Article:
The consul's speech having been warmly seconded by the indignant senators, it is recorded that in answer to the numerous supplications of the gods, whom the consuls repeatedly invoked as the witnesses of treaties, the voice of Annius was heard spurning the power of the Roman Jupiter.
at all events, as he hurried, beside himself with rage, from the entrance of the temple, he slipped on the stairs, and struck his head so hard on the lowest stone that he lost consciousness.
that he was killed is not asserted by all writers, wherefore I, too, may leave the question undecided, as also the tradition that while men were calling on the gods to witness the breaking of the treaty, there was a loud crash in the heavens, and a hurricane burst forth; for these things may be true, or they may be apt inventions to express in a [p. 21]
lively manner the wrath of Heaven.
had been sent by the senate to dismiss the envoys, saw Annius lying there, and exclaimed in a voice that was heard alike by the people and the senators: “it is well; the gods have begun a righteous war.
a heavenly power; thou dost
exist, great Jupiter; not in vain have we established thee in this holy seat, the Father of gods and men.
why do you hesitate to arm, Quirites, and you Conscript Fathers, with the gods to lead you? as you behold their ambassador brought low, even so will I cast down the Latin legions.”
The consul's words were received with approval by the people, and so enraged them, that the envoys, at their setting out, owed their protection from men's wrath and fury more to the care of the magistrates —who attended them at the consul's bidding —than to the law of nations.
The senate also agreed on war; and the consuls, enrolling two armies, marched out through the country of the Marsi and Paeligni, and having added to their forces the army of the Samnites, went into camp near Capua, where the Latins and their allies had already assembled.
there in the stillness of the night both consuls are said to have been visited by the same apparition, a man of greater than human stature and more majestic, who declared
that the commander of one side, and the army of the other, must be offered up to the Manes and to Mother Earth; and that in whichever host the general should devote to death the enemy's legions, and himself with them, that nation and that side would have the victory.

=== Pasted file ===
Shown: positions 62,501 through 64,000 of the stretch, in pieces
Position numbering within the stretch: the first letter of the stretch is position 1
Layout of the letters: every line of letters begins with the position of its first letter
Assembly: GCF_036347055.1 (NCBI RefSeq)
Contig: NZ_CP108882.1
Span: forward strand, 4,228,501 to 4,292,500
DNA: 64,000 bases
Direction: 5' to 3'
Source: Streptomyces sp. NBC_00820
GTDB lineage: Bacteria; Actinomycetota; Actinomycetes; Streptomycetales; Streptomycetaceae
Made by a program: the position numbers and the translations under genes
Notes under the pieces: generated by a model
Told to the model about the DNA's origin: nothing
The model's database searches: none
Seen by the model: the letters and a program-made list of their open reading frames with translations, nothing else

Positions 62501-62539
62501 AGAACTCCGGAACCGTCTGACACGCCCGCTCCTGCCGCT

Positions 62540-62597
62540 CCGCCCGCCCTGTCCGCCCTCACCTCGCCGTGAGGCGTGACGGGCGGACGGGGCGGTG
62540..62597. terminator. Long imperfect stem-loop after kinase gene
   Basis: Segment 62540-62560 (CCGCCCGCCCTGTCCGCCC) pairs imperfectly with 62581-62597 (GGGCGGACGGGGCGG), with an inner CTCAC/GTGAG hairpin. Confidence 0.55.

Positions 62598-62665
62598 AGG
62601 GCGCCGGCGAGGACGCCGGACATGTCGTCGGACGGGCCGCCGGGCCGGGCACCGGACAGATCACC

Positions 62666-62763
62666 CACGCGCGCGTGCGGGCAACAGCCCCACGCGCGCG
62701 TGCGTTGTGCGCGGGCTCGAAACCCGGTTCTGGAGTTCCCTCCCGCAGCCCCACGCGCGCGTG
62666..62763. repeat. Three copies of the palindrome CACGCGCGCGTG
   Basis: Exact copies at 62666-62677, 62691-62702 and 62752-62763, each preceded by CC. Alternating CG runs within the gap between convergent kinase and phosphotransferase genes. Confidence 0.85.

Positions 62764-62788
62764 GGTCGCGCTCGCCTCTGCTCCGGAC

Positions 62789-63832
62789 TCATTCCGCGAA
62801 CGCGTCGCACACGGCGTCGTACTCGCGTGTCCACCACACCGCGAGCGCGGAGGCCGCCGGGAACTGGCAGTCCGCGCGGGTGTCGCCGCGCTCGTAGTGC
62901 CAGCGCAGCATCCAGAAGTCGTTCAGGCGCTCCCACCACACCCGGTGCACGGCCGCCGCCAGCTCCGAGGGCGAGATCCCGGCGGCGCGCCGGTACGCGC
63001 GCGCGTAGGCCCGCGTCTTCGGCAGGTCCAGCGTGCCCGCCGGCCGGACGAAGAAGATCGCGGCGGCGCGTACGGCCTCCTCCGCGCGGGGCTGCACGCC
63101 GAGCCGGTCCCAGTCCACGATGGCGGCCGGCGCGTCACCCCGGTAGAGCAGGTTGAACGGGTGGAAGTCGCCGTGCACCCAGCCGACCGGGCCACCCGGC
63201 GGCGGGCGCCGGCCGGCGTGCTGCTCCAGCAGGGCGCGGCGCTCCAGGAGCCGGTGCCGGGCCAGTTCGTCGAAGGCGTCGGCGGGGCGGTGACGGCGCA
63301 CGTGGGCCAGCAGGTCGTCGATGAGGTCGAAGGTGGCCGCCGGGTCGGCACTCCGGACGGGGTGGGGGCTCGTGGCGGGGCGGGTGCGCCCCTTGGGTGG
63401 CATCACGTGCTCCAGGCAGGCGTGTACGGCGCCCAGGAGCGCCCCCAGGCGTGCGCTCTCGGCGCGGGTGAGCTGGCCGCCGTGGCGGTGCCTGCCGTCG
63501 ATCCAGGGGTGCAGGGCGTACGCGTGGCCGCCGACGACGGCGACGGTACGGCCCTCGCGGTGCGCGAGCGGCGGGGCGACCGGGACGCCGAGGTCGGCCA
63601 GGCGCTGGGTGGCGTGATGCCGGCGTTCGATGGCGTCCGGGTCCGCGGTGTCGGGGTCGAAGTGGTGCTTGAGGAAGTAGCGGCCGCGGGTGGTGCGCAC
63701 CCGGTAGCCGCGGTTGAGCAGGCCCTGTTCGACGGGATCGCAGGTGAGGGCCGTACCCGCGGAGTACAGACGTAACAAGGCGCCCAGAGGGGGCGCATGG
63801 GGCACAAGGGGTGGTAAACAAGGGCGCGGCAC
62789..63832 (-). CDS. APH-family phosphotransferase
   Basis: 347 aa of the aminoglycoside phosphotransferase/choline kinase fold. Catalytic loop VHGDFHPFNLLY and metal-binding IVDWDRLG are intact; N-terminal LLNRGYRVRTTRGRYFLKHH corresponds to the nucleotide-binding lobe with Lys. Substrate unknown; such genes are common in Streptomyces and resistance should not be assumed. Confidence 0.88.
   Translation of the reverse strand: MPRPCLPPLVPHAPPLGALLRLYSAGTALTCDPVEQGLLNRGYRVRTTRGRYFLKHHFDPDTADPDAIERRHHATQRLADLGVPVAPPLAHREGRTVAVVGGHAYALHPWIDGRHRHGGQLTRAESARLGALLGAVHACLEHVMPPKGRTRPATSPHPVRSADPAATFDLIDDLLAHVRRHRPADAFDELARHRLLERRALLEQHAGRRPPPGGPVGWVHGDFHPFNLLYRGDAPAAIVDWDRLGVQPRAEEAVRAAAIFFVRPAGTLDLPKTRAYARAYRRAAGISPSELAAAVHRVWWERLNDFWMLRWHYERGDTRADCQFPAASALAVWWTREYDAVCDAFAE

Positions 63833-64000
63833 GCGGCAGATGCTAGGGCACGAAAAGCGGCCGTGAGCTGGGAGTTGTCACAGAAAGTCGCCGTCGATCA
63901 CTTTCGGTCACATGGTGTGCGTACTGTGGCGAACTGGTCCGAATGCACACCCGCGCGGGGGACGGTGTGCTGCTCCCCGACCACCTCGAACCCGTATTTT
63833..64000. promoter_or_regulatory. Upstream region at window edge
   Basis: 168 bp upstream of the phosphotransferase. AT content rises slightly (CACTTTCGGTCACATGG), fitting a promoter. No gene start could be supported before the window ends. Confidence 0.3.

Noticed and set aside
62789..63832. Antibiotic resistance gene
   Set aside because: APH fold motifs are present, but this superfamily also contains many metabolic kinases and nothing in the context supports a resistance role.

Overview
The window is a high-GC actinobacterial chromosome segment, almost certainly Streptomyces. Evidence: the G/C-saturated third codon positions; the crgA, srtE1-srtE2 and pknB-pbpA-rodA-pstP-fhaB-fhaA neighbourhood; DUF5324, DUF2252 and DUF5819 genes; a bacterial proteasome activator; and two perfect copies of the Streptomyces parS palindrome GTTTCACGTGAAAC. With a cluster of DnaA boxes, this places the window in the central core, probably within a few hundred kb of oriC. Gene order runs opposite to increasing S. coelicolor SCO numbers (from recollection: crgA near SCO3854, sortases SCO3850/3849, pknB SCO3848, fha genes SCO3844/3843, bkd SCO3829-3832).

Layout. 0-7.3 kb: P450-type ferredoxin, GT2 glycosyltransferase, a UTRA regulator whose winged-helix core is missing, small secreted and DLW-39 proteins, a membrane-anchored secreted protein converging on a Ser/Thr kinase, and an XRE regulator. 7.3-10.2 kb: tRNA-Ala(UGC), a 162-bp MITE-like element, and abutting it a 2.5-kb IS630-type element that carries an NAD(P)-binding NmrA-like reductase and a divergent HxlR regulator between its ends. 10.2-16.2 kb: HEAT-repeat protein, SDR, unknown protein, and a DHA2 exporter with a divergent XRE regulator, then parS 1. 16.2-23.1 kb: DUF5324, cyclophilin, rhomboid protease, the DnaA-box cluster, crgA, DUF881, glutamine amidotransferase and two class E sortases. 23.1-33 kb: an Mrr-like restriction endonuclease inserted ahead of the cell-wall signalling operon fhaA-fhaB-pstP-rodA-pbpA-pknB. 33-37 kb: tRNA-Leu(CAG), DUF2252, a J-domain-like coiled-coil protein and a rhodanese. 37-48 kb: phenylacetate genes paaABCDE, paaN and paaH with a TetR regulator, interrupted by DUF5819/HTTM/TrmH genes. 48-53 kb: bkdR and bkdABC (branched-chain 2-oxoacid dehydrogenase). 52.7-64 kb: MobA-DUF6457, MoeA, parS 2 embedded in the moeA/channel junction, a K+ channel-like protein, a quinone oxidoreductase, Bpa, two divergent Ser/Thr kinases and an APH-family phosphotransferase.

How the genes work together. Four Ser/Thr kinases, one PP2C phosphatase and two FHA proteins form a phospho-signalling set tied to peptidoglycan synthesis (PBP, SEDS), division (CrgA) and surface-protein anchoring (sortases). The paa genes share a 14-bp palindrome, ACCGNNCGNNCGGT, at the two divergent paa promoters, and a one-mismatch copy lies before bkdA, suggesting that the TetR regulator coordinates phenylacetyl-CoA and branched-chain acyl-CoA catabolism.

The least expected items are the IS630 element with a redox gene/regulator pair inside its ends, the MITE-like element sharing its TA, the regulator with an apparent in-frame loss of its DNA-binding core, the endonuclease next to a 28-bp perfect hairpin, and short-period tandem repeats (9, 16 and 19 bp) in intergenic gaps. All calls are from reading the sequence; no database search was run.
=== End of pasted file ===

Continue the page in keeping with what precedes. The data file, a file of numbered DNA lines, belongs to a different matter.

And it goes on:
when the consuls had compared these visions of the night, they resolved that victims should be slain to tum away the wrath of Heaven; [p. 23]
and, at the same time, that if the warning of the2
entrails should coincide with what thay had seen in their dream, one or other of the consuls should fulfil the decrees of fate.
The report of the soothsayers agreed with the secret conviction which had already found lodgment in their breasts;
whereupon they sent for their lieutenants and the tribunes, and having openly declared the pleasure of the gods, that so the consul's voluntary death might not terrify the soldiers in the fray, they agreed with one another that on whichever flank the Roman army should begin to yield, there the consul should devote himself in behalf of the Roman People and Quirites.
it was also urged in the council that if ever any war had been conducted with stern authority, now was the occasion of all others for recalling military descipline to its ancient courses.
their anxiety was sharpened by the fact that they must fight against the Latins, who were like themselves in language, customs, fashion of arms, and above all in military institutions; soldiers had mingled with soldiers, centurions with centurions, tribunes with tribunes, as equals and colleagues in the same garrisons and often in the same maniples.
lest this might betray the soldiers into some blunder, the consuls proclaimed that no man should quit his place to attack the foe.